Mark Twain

Born: 30 November 1835
Died: 21 April 1910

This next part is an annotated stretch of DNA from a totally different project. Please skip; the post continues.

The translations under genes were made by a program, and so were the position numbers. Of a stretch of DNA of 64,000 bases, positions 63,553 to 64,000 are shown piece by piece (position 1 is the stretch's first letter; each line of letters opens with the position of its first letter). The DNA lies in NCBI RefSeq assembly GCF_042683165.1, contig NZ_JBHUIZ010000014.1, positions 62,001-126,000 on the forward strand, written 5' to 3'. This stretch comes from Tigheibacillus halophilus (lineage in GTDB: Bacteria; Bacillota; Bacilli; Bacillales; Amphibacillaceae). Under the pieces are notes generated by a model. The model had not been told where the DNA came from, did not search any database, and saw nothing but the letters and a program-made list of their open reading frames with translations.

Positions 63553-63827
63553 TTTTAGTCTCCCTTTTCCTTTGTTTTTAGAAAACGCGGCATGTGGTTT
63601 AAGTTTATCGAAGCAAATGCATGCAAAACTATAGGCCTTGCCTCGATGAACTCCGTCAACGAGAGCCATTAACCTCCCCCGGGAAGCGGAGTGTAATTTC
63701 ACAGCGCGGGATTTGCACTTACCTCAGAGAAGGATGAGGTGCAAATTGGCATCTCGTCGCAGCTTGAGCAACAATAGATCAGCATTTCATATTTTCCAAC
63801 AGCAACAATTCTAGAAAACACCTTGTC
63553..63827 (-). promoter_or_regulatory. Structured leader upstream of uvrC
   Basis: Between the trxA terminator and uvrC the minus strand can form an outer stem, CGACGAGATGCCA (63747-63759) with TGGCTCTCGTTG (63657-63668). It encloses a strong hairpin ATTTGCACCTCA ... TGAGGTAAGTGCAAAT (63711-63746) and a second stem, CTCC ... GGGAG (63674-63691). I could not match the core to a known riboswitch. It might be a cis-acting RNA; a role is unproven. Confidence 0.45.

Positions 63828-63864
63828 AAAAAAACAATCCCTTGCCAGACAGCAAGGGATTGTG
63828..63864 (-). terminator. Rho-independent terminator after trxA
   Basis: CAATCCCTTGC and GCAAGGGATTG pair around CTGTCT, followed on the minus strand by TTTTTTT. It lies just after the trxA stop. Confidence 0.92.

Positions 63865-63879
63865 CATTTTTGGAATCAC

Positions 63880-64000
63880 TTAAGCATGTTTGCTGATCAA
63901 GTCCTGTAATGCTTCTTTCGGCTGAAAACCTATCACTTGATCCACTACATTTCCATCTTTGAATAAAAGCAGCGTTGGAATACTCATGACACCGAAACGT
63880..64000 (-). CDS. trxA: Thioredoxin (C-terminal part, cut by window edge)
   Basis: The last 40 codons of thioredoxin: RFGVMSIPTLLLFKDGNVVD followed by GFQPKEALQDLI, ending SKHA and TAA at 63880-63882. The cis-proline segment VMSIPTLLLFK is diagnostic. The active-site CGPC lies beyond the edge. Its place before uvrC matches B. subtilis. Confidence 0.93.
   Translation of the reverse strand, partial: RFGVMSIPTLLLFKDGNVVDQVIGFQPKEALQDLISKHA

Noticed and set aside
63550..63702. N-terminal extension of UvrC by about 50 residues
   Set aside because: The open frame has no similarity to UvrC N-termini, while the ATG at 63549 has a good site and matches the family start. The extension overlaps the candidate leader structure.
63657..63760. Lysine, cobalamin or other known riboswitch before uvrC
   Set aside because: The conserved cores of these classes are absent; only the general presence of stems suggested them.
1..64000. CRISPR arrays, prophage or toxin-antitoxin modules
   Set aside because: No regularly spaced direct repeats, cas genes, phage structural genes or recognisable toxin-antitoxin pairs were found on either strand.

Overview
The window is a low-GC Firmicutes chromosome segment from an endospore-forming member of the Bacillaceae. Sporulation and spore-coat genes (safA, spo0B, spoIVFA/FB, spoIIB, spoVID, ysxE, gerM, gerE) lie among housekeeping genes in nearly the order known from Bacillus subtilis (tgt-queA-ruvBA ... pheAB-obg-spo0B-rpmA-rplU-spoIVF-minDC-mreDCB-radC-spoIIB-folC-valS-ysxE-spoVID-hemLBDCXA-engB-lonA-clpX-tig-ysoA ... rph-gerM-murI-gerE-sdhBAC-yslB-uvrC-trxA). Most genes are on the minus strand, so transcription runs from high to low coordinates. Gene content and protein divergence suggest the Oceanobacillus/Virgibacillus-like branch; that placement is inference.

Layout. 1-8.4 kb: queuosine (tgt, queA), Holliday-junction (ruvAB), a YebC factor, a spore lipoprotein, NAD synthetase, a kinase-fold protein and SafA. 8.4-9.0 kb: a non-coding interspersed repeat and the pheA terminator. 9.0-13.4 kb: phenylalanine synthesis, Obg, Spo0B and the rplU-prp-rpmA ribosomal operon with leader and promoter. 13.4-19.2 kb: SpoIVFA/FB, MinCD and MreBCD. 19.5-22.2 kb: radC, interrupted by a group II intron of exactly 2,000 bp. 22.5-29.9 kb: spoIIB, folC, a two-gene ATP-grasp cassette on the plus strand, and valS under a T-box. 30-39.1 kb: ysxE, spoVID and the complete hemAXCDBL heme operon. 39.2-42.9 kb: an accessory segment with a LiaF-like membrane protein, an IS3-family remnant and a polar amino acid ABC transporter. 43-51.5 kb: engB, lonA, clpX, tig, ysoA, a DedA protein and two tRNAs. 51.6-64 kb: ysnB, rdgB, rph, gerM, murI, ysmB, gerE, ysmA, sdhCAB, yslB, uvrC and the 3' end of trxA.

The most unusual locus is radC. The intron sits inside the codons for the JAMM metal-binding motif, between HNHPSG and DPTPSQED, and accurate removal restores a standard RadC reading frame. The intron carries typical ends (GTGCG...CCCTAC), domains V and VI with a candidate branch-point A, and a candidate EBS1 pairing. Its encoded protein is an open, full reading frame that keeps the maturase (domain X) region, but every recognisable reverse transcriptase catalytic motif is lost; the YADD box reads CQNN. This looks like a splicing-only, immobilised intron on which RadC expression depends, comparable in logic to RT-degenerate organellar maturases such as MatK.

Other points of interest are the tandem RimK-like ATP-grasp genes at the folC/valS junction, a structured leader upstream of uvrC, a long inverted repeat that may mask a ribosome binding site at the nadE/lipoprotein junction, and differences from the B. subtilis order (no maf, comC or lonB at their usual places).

Samuel Langhorne Clemens, better known by his pseudonym Mark Twain, was born on 30 November, 1835 in Florida, Missouri, USA. He was born the day after a visit by Halley’s Comet, and died the day following its subsequent return in 1910. He is best known for the novels The Adventures of Tom Sawyer (1876) and its sequel, Adventures of Huckleberry Finn (1885), the latter often referred to as ‘the Great American Novel’. Hailed as ‘the Father of American literature’ by William Faulkner, Twain was a friend of presidents, performers, entrepreneurs and royalty. His wit and satire endeared him to peers and critics alike. Twain spent most of his childhood in Hannibal, Missouri, which provided the inspirational setting for much of his later works. It was here that Twain started writing, contributing articles to his older brother, Orion’s newspaper. After a brief, unsuccessful, spell mining in Nevada and California, twain returned to writing – penning The Celebrated Jumping Frog of Calaveras County in 1865. This was a humorous tale based on a story heard at a mining camp in California, and won Twain international attention. Five years later, Twain married Olivia Langdon, the sister of Charles Langdon, a man whom Twain met on a trip to the Middle East. Upon Langdon showing a picture of his sister Olivia to Twain, Twain claimed to have fallen in love with her at first sight. Through Olivia, Twain met many prominent liberals, socialists and political activists, including Harriet Beecher Stowe, the abolitionist and author, as well as the utopian socialist, William Dean Howells. These connections deeply influenced Twain’s later political outlook, remaining firmly anti-imperialist, anti-organised religion, an abolitionist and a steady supporter of the labour movement. Twain and Olivia had three daughters, Susy, Clara and Jean, and one son, Langdon. Unfortunately Langdon died whilst he was still in infancy. The family spent many happy summers at Quarry Farm – Olivia’s sister’s home on the outskirts of New York, where Twain wrote many of his classic novels; The Adventures and Huckleberry Finn, as well as The Prince and the Pauper (1881), Life on the Mississippi (1883) and A Connecticut Yankee in King Arthur’s Court (1889). Despite these successes, financial as well as literary, Twain lost a great deal of money through investing in new technologies. His love of science and invention led him to invest a massive 300,000 dollars (about 8 million dollars today) in the Paige typesetting machine. This mechanical marvel was made redundant before it was even completed however, by the Linotype machine, and Twain lost his entire investment. As a result of this, on the advice from a friend, Twain filed for Bankruptcy. Fortunately, he was heavily in demand as a featured speaker, and embarked on a massive worldwide lecture tour in July 1895 to pay off all his creditors. After nearly five years travelling, Twain returned to America having earned enough money to pay off his debts. On his homecoming, Twain sadly suffered a period of deep depression, which began on his daughter Susy’s death in 1896, and worsened on the death of his wife in 1904 and his other daughter Jean in 1909. Twain died of a heart attack on 21 April, 1910, in Redding, Connecticut. He had predicted his death, the day after Halley’s comets closest approach to Earth; ‘It will be the greatest disappointment of my life if I don’t go out with Halley’s Comet. The Almighty has said, no doubt: ‘Now here are these two unaccountable freaks; they came in together, they must go out together.’’ He is buried at Woodlawn Cemetery, Elmira, New York.

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